According to the illustrated embodiment, the thread may then determine if any of the locks read in step 1120 are held. If any are held, as indicated by the affirmative exit from 1130, then the thread may retry the transaction. In some embodiments, the thread may continue to reread the values of each lock until all of the locks are free, as indicated by the negative exit from 1130. In some embodiments, if any of the locks are held, then the thread may abort the transaction (e.g., by executing an ABORT instruction) and then reattempt executing the transaction. In other embodiments, if any of the locks are held, the thread may attempt to roll back any modifications that the transaction has made to values in protected memory locations and then to commit the transaction.

According to the illustrated embodiment, once the thread detects that no lock read in 1120 is held, as indicated by the negative exit from 1130, the thread may continue to execute the transaction body, as in 1140. In the illustrated embodiment, since the memory locations of various locks are protected using a declarator operation, any change to the value of the lock (e.g., a different thread acquiring the lock) may cause a conflict abort of the transaction. Therefore, an abort condition is detected during transactional execution (e.g., a conflict abort due to a lock being acquired), then ASF-mechanisms and/or the thread may abort the transaction and execute some recovery actions (as in 1160) and reattempt the transaction (as indicated by the feedback loop from 1160 to 1120). For example, continuing the B-tree example from above, if a different thread attempts to acquire the lock associated with the B-tree (e.g., as part of performing a rebalancing operation), then a cache coherence message may be sent to the executing thread, causing a conflict abort of the insert operation transaction.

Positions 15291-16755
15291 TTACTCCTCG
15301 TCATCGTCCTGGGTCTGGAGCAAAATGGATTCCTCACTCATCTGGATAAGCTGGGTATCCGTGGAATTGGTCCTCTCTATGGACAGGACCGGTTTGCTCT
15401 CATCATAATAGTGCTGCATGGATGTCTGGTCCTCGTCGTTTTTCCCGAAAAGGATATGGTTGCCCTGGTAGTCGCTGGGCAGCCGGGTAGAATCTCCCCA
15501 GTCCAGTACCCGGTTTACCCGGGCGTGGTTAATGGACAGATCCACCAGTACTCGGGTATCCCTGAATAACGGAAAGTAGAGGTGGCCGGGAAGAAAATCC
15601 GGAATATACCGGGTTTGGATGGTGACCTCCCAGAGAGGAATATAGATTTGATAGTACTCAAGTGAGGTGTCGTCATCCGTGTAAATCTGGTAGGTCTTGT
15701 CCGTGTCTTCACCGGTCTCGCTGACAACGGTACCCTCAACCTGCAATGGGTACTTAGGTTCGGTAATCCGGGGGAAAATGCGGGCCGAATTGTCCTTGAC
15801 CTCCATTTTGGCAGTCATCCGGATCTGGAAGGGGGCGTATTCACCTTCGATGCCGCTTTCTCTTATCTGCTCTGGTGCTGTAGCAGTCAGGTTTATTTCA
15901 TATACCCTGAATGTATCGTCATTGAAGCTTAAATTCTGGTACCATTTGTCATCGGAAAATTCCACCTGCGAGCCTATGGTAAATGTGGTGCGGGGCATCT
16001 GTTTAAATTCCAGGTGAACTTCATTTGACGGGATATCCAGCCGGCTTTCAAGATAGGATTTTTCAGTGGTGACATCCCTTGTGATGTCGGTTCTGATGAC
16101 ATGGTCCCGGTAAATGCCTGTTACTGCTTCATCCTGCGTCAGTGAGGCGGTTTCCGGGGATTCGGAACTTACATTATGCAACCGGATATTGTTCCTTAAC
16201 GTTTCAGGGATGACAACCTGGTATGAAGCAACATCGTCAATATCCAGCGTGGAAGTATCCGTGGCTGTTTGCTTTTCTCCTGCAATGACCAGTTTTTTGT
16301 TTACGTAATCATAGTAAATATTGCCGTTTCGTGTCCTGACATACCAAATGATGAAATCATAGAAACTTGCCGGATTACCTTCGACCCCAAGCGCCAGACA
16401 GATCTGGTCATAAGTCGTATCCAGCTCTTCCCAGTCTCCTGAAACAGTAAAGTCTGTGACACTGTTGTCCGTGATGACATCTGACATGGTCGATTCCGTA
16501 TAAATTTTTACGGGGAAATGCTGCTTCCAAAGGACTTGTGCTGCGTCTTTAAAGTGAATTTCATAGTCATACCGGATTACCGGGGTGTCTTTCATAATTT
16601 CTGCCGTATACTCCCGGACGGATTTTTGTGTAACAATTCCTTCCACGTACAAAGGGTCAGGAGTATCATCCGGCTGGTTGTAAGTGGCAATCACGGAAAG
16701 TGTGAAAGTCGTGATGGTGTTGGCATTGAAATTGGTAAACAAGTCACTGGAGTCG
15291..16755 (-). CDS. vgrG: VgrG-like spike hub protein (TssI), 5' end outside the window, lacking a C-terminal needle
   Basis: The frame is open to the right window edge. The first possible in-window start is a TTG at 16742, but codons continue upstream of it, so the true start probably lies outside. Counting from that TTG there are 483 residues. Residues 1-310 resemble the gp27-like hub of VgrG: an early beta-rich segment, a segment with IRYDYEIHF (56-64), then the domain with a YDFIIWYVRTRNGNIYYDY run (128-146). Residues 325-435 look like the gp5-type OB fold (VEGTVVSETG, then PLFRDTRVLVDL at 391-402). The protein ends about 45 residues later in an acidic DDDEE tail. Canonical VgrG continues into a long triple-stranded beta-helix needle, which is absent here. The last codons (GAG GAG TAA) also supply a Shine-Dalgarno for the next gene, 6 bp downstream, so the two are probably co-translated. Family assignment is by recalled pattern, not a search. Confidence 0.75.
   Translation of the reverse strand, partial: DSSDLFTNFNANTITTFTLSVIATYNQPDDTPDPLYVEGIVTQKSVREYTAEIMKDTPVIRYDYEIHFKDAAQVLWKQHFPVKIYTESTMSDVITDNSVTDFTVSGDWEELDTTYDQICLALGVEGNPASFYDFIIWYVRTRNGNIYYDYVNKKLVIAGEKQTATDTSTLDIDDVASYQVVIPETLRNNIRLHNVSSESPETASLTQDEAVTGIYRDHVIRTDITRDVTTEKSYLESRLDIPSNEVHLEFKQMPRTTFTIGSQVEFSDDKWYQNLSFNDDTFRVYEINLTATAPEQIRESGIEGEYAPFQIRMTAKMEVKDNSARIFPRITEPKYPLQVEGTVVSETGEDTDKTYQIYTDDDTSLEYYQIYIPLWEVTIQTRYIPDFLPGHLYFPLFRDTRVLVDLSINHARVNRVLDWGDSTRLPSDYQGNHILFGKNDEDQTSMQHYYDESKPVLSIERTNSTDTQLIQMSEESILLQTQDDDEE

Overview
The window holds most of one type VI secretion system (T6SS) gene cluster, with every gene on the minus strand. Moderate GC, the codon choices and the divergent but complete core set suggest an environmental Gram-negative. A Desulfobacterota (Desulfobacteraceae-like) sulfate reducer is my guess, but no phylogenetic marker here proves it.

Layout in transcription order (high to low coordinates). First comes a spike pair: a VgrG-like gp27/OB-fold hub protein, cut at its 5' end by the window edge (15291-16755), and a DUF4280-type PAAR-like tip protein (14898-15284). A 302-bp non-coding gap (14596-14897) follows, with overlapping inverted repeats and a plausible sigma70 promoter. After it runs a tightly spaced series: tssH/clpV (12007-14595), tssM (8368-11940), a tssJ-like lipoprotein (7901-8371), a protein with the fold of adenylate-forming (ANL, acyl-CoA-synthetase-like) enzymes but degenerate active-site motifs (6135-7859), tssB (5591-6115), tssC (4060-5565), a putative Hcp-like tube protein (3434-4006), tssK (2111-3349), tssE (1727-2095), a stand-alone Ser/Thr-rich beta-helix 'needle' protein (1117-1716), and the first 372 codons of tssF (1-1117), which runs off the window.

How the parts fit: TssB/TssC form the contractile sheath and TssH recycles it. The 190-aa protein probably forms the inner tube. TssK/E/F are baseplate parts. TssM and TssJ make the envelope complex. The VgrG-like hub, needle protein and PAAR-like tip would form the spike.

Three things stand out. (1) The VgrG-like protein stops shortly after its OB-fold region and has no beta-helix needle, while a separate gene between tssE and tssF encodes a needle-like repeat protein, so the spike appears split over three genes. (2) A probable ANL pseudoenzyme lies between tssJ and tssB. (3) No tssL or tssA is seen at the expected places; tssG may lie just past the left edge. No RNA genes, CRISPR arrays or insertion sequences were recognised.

According to the illustrated embodiment, if no abort condition is detected (as indicated by the negative exit from 1150), then the thread may commit the transaction, as in 1160.

FIG. 12 illustrates one embodiment of a computer system configured to implement various embodiments of ASF, as described herein. Computer system 1200 may be any of various types of devices, including, but not limited to, a personal computer system, desktop computer, laptop or notebook computer, mainframe computer system, handheld computer, workstation, network computer, a consumer device, application server, storage device, a peripheral device such as a switch, modem, router, etc, or in general any type of computing device.